(1998)) (FY 1999 HUD Appropriations Act) directs HUD to clarify its

position on lender payments to mortgage brokers within 90 days after

the enactment of the FY 1999 HUD Appropriations Act on October 21,

1998. The Report states that ``Congress never intended payments by

lenders to mortgage brokers for goods or facilities actually furnished

or for services actually performed to be violations of [Sections 8](a)

or (b) of the Real Estate Settlement Procedures Act (12 U.S.C. 2601 et

seq.) (RESPA)]'' (Id.). The Report also states that the Conferees ``are

concerned about the legal uncertainty that continues absent such a

policy statement'' and ``expect HUD to work with representatives of

industry, Federal agencies, consumer groups, and other interested

parties on this policy statement'' (Id.).

This issue of lender payments, or indirect fees, to mortgage

brokers has proven particularly troublesome for industry and consumers

alike. It has been the subject of litigation in more than 150 cases

nationwide (see additional discussion below). To understand the issue

and HUD's position regarding the legality of these payments requires

background information concerning the nature of the services provided

by mortgage brokers and their compensation, as well as the applicable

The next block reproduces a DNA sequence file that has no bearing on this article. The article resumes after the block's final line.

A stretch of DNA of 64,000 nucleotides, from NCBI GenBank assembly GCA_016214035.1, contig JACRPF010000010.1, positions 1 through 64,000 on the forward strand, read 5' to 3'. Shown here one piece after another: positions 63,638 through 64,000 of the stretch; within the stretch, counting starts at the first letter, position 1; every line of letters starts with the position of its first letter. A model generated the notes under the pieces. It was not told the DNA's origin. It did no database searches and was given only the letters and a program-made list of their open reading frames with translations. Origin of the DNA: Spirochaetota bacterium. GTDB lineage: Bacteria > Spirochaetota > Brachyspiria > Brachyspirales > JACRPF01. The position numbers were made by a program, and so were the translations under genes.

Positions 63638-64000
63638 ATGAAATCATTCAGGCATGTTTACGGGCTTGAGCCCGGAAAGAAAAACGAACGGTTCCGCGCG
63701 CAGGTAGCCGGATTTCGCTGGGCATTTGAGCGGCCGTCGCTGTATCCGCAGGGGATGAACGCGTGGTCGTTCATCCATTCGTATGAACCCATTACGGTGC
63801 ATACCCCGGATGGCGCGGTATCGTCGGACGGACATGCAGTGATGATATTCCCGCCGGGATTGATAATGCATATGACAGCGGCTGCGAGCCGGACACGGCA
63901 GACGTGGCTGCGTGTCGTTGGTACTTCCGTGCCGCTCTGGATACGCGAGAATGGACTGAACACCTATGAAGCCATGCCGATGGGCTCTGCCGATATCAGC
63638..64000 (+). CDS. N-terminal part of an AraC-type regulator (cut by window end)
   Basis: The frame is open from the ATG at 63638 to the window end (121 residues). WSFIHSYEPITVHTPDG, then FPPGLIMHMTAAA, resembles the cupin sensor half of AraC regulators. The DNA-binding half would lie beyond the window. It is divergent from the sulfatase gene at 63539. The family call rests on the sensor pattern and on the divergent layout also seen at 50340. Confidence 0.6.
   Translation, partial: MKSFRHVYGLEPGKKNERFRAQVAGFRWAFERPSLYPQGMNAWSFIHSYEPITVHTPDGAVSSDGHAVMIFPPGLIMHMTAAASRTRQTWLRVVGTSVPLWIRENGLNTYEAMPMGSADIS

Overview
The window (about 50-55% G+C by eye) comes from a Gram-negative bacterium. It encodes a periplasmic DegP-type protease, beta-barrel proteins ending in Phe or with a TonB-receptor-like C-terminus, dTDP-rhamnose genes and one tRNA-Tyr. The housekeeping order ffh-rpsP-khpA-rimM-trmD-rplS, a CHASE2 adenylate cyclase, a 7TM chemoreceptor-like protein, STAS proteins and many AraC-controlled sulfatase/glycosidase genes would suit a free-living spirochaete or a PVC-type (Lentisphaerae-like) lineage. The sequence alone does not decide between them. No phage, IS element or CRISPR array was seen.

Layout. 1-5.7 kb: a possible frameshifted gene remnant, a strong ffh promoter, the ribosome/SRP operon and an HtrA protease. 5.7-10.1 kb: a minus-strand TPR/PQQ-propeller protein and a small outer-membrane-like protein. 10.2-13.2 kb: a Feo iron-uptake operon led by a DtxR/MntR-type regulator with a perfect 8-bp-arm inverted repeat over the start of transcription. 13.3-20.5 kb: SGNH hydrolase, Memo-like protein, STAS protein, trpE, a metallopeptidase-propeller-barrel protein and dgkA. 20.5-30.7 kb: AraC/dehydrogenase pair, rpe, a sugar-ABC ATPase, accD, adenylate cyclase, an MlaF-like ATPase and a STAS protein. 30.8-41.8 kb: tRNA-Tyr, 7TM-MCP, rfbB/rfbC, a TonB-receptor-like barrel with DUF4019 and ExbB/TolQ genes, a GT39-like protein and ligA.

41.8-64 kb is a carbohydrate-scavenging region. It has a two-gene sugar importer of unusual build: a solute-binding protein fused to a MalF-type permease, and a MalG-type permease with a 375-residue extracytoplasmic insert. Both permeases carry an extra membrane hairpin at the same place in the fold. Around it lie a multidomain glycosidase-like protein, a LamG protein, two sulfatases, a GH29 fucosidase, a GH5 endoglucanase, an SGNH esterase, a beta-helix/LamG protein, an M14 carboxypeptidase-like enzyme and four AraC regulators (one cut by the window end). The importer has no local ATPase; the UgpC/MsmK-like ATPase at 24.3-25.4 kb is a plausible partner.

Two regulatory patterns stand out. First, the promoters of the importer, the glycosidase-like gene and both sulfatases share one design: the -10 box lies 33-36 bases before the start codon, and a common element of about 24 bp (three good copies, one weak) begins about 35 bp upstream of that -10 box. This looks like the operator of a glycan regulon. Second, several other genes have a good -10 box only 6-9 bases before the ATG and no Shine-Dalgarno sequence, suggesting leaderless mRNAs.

legal requirements under RESPA.

During the last seven years, HUD has conducted three rulemakings

respecting mortgage broker fees. These rulemakings first addressed

definitional issues and issues concerning disclosure of payments to

mortgage brokers in transactions covered under RESPA. (See 57 FR 49600

(November 2, 1992); 60 FR 47650 (September 13, 1995).) Most recently in

a regulatory negotiation (see 60 FR 54794 (October 25, 1995) and 60 FR

63008 (December 8, 1995)) and then a proposed rule (62 FR 53912

(October 16, 1997)), HUD addressed the issue of the legality of

payments to brokers under RESPA. In the latter, HUD proposed that

payments from lenders to mortgage brokers be presumed legal if the

mortgage broker met certain specified conditions, including disclosing

its role in the transaction and its total compensation through a

binding contract with the borrower. This rulemaking is pending.

In July 1998, HUD and the Board of Governors of the Federal Reserve

delivered to Congress a joint report containing legislative proposals

to reform RESPA and the Truth in Lending Act. If the proposals in this

reform package were to be adopted, the disclosure and legality issues

raised herein would be resolved for any mortgage broker following

certain of the proposed requirements, and consumers would be offered

significant new protections.


 

B. Mortgage Brokerage Industry


 

When RESPA was enacted in 1974, single family mortgages were

largely originated and held by savings and loans, commercial banks, and

mortgage bankers. During the 1980's and 1990's, the rise of secondary

mortgage market financing resulted in new wholesale and retail entities

to compete with the traditional funding entities to provide mortgage

financing. This made possible the origination of loans by retail

entities that worked with prospective borrowers, collected application

information, and otherwise processed the data required to complete the

mortgage transaction. These retail entities generally operated with the

intent of developing the origination package, and then immediately

transmitting it to a wholesale lender who funded the loan. The rise in